“Entrepreneurial thinking is about imagining the end and creating the means.”
That’s the mantra of Neil Tarallo, a senior lecturer at The Hotel School at Cornell University and the director of Cornell’s Entrepreneurship Bootcamp for Veterans with Disabilities. Tarallo, who learned about entrepreneurship at the knees of his father and grandfather, says that the term ‘entrepreneurship’ has become too closely tied with startups when in reality entrepreneurship is not solely about starting a business. It is a way of looking at the world.
As part of eCornell’s Entrepreneurship webinar series, Tarallo spoke with Chris Wofford about the behavior traits of successful entrepreneurs and the foundation for entrepreneurial thinking. What follows is an abridged version of their conversation.
Wofford: Nice to see you again, Neil. The last time you were here we covered the business model canvas, (((link to previous transcript))) a great tool for entrepreneurs and managers. Today we’re going to be talking about how entrepreneurs think and behave. Why is this something we should look at? What can we hope to learn from today’s talk?
Tarallo: For me, having been an entrepreneur and then moving into an academic environment and teaching the subject, one of the things that became apparent is that entrepreneurship is less about starting businesses and more about how the people who start these businesses think and behave.
Over the past four or five years, there’s been some really great research into how entrepreneurs behave and documentation of the behaviors of expert entrepreneurs. For me as an academic, if we can teach those behaviors and help our students understand those processes, we can put them on a path to be much more successful in their endeavors.
Wofford: The obvious question here: What are those behaviors?
Tarallo: I think more than anything else, the behavior can be summed up as a level of comfort in moving forward without really understanding what the final goal will be or even which path you will take.
One of our Hotel School alum put it really well: “Most of the world needs to know every turn and every nuance in the path that they’re taking wherever they go. Entrepreneurs just need to get to the first turn. When they get there, they’ll look around and evaluate their environment and then they’ll make a decision on which way to go based on that information.”
To start a business or to create something new is very dynamic and it requires that we have a lot of information coming from the environment around us and that we can use that information to find the right direction to go.
Whenever I talk about this subject, I always like to define entrepreneurship because it’s really interesting to me that as I talk to people about what entrepreneurship is, there are a lot of different impressions.
While I wouldn’t say that anybody’s really wrong about how they define entrepreneurship, I like to make sure we’re on the same page. So I always start out by asking, “What is entrepreneurship and what does it mean?” Many of the definitions of entrepreneurship that you see involve some reference to starting businesses and honestly I’ve moved very far away from that. For me, entrepreneurship includes starting businesses but it’s not solely about starting businesses. I like to define entrepreneurship as the process of creating value by bringing together a unique package of resources to exploit an opportunity.
If you use this definition, you’ll see that entrepreneurship and entrepreneurial behavior can occur in many different contexts. As we remove the idea of a startup being the focal point of our definite measure of entrepreneurship, we find that it applies to corporate environments, social enterprises and nonprofits.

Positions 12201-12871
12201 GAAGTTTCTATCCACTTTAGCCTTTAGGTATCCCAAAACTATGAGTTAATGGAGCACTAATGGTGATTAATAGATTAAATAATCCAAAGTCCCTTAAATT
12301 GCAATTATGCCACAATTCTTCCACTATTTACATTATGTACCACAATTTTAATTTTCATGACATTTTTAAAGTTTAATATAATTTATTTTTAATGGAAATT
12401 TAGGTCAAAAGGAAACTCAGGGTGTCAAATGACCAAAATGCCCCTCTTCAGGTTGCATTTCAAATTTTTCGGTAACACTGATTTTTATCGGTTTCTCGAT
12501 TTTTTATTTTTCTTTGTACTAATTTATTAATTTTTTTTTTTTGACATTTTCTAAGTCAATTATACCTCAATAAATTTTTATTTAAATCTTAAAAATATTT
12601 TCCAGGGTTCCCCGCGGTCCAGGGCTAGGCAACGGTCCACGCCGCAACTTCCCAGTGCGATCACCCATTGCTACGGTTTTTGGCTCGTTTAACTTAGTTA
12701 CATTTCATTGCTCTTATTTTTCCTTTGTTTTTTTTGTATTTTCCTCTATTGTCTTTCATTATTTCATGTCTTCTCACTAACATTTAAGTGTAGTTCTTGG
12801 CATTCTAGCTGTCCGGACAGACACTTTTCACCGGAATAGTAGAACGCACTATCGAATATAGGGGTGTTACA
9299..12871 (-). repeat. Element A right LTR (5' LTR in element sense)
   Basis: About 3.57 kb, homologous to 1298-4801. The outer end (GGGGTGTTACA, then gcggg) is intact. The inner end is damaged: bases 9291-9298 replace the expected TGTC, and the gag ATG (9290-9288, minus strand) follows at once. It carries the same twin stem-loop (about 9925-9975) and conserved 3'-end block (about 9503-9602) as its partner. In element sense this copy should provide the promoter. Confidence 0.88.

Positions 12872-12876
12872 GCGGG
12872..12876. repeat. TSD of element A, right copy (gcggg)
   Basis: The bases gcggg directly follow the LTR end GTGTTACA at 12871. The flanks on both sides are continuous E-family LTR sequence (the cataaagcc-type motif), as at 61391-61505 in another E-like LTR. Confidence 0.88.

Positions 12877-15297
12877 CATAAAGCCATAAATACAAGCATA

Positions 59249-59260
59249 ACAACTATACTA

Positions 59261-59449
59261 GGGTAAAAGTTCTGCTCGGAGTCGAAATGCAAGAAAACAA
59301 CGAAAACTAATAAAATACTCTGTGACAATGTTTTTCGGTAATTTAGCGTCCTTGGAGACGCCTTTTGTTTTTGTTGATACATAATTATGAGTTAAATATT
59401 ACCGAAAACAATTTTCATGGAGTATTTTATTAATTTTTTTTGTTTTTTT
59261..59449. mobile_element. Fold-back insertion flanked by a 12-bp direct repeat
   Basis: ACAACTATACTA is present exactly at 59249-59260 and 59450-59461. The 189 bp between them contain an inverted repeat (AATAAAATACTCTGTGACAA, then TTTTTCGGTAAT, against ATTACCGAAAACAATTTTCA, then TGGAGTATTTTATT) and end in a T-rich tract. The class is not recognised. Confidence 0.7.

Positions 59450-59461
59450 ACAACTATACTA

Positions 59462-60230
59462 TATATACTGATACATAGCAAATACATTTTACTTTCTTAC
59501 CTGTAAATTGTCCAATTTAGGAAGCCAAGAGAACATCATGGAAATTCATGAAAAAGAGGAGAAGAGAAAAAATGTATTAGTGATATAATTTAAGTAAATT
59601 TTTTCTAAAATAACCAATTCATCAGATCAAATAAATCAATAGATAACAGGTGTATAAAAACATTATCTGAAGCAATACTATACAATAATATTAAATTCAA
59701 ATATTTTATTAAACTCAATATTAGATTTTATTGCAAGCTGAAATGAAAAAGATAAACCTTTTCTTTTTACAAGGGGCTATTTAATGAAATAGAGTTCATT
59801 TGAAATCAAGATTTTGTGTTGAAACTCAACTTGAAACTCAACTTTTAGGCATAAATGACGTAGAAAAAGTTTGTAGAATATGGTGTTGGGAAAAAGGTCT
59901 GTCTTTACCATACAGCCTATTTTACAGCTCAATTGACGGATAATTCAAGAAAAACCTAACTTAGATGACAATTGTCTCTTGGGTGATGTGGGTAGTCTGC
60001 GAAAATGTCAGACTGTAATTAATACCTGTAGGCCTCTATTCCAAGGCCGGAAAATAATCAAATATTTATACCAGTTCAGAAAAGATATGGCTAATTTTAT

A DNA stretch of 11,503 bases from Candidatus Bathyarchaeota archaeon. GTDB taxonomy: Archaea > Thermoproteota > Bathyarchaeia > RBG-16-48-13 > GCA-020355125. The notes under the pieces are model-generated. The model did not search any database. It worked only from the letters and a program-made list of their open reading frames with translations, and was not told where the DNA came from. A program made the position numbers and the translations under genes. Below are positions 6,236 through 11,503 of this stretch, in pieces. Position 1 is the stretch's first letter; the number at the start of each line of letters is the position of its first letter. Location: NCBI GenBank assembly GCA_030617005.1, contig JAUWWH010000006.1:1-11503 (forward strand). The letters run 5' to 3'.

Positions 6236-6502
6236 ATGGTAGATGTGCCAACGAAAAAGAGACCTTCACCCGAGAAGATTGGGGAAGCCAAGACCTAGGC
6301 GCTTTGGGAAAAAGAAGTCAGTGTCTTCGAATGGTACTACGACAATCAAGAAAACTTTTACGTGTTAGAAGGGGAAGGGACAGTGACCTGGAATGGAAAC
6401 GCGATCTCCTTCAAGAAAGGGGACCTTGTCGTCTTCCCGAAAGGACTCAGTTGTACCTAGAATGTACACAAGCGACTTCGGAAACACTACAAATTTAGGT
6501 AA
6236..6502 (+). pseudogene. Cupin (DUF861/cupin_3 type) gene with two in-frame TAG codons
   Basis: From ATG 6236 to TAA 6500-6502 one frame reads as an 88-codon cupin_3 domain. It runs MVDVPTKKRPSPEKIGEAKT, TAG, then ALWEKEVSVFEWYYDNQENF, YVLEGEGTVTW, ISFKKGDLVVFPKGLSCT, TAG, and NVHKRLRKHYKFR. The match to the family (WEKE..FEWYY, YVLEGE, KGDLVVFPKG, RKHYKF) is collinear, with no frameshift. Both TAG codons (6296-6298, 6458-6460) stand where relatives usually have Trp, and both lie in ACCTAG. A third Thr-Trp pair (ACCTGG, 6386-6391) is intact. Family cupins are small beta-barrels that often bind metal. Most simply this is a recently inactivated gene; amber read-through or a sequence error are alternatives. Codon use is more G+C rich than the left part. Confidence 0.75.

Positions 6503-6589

Wofford: So you’re saying that maybe people have actually exhibited entrepreneurial behavior but they might not think of it that way because the idea of being an entrepreneur is so closely related to having started a business?
Tarallo: That’s right, it’s really not just about starting businesses. The behavior aspect of it really winds up being an alternative way of thinking, and it’s a way that I approach my entire life and especially my work.
I think about entrepreneurship as being a capacity to perceive and act upon opportunities based on the environment around you and the ability to create and build something from practically nothing. That’s what really great entrepreneurs are able to do, and it involves putting things together in a way that other people haven’t thought of yet.
Wofford: We’ve got some questions coming through in the chat box here and I’m just going to throw one out at you and then let you respond: Do you think entrepreneurs are born or can we teach people to be entrepreneurs?
Tarallo: Well, I sure hope so because Cornell pays me to teach people about entrepreneurship! There is some research out there about how some people are born thinking effectually, meaning they think entrepreneurially. If you watch children playing together, you can see this really clearly. When you see little boys sitting down playing and they have a whole bunch of dump trucks but they need a firetruck, they don’t just say, “Oh geez, we don’t have a firetruck so therefore we can’t have a fire.” No way. What they say is, “Okay, you see this dump truck right here? From now on, that’s our firetruck.” And from then on out, any time one of them touches that firetruck, they’re making the siren noises and all that. That’s a form of effectual thinking.
What we’ve learned is that as people move through the education system in the United States, and I would argue in most other countries, they become less and less effectual in their thinking and they become more focused on how to get someplace and what is needed to accomplish something along that defined path. We work on changing that and it is something that I definitely think we can teach.
Wofford: How do you teach people to maintain or reclaim that effectual thinking?
Tarallo: When I came to the Hotel School at Cornell, my responsibility was to help hotels move their entrepreneurship programs forward. One of the first things we did was to separate the skills and tools that we can teach in the classroom – marketing, finance, those kinds of things – from the behavioral component of entrepreneurship.
The only real way to teach the behavioral part of entrepreneurship is to really immerse the students in the behaviors because that’s where you learn. I learned to be an entrepreneur at the knees of my father and my grandfather because they immersed me in that behavior. Teaching practical skills in a classroom is a very simple thing to do, but the behavioral part is a little bit more challenging.